The working world can feel bleak when employee turnover statistics pop into our news feeds alongside layoffs, rising prices, and stagnant wages. But you must resist; don’t give into despair. 

There’s good news on the horizon, even if you’re looking at a higher turnover rate than you’d like. 

That’s because there are ways for you to tackle turnover and create a more compelling place for all employees and new hires. This guide will help you get there, but first, we’ll look at the global state of attrition and turnover. 

Burnout and a lack of support are some of the most prominent threads woven across industries and teams. They almost always play a role in the employee turnover rate. So, pay attention to the outcomes here and the threats you may face.  

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General employee turnover statistics

This guide will look at the latest trends and data on turnover and the employee retention rate. We’ll give preference for employee turnover statistics from 2023 when possible, though some included research is from prior years. That helps us look at trends as large-scale patterns and understand when an issue might be a blip or a potential long-lasting concern.

While we’ve got stats in sections below to provide a more nuanced look at different concerns, industries, and team members, here are some current trends to help give you an overview:

  • The average annual separation rate (voluntary and involuntary leaving) was 3.6% in 2023, down slightly from 3.9% in 2022, according to BLS data.
  • People quitting make up roughly two-thirds of total separations
  • Job openings reached a record high in 2022 in the US, then fell slightly, which could impact turnover and attrition rates
  • Hiring is slightly outpacing total separations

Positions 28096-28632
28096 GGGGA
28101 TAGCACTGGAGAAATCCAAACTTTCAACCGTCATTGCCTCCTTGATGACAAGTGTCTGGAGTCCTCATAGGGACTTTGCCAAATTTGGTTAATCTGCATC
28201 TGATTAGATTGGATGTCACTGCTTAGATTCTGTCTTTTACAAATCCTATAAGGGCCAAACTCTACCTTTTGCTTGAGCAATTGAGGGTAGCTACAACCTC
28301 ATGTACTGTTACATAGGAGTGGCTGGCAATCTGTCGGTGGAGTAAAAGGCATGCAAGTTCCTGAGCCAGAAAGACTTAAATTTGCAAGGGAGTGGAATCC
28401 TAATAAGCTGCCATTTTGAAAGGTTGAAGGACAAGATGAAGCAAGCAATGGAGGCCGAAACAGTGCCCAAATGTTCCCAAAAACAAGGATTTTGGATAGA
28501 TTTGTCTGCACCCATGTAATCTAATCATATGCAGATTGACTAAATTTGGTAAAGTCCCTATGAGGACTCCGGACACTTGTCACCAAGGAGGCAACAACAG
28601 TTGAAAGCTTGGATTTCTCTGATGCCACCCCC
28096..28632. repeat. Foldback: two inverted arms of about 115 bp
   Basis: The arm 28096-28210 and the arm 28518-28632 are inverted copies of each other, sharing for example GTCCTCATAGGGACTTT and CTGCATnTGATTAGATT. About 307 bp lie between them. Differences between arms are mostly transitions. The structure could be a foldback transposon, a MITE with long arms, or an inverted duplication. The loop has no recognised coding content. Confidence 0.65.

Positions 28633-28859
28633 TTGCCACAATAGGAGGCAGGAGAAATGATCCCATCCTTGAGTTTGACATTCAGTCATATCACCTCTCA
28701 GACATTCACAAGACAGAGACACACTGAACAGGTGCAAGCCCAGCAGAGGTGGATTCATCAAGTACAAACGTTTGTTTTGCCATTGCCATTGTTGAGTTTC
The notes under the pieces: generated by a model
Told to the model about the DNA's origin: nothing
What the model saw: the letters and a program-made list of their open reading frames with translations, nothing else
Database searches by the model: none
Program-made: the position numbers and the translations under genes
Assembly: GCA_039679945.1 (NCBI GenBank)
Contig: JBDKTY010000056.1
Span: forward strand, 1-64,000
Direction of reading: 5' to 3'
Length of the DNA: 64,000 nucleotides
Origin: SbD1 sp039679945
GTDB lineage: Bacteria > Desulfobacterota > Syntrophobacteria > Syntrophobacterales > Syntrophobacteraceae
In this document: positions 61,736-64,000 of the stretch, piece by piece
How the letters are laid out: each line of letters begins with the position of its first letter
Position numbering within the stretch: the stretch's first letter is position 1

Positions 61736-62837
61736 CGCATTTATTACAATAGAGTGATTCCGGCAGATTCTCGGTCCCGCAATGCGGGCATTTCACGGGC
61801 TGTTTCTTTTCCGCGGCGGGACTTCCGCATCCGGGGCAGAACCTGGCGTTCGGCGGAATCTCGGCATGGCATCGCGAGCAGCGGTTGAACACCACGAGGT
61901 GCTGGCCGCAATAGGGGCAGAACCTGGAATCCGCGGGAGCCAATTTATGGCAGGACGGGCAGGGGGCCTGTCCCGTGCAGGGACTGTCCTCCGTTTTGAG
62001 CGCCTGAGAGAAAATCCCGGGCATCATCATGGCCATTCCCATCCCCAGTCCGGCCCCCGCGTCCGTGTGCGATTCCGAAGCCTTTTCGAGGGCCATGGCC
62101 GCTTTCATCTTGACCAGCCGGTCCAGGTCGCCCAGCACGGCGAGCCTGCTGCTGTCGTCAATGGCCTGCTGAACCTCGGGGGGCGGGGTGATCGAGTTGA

• It is more expensive to replace someone and now takes longer, an average of 44 days
  • The average turnover rate for any industry is less than 20%, and voluntary attrition accounts averages about 13%
  • High performers are now a top-risk category, with an average of 47% leaving their companies in 2022
  • High performers are up to 400% more productive than average staff
  • 38% of people quit within the first year at a job, and 40% of this group do so within 90 days

The average turnover rate will depend on your organization’s size, industry, and employees. We’ll look at that more closely in a moment. For now, it’s essential to consider how these statistics point to employee morale issues that go far beyond average salary or career growth.

Employee turnover statistics paint a potentially dire picture if companies fail to invest in their teams, people, managers, and culture.

Employee turnover statistics: Number of unemployed per job opening


Employee turnover by industry

Industry-specific employee turnover statistics will vary wildly — where the tech sector is at the top with more than 13% while state and local government staff are at less than 1%. However, you may also find different rates and concerns when different data sets are used for the same industry.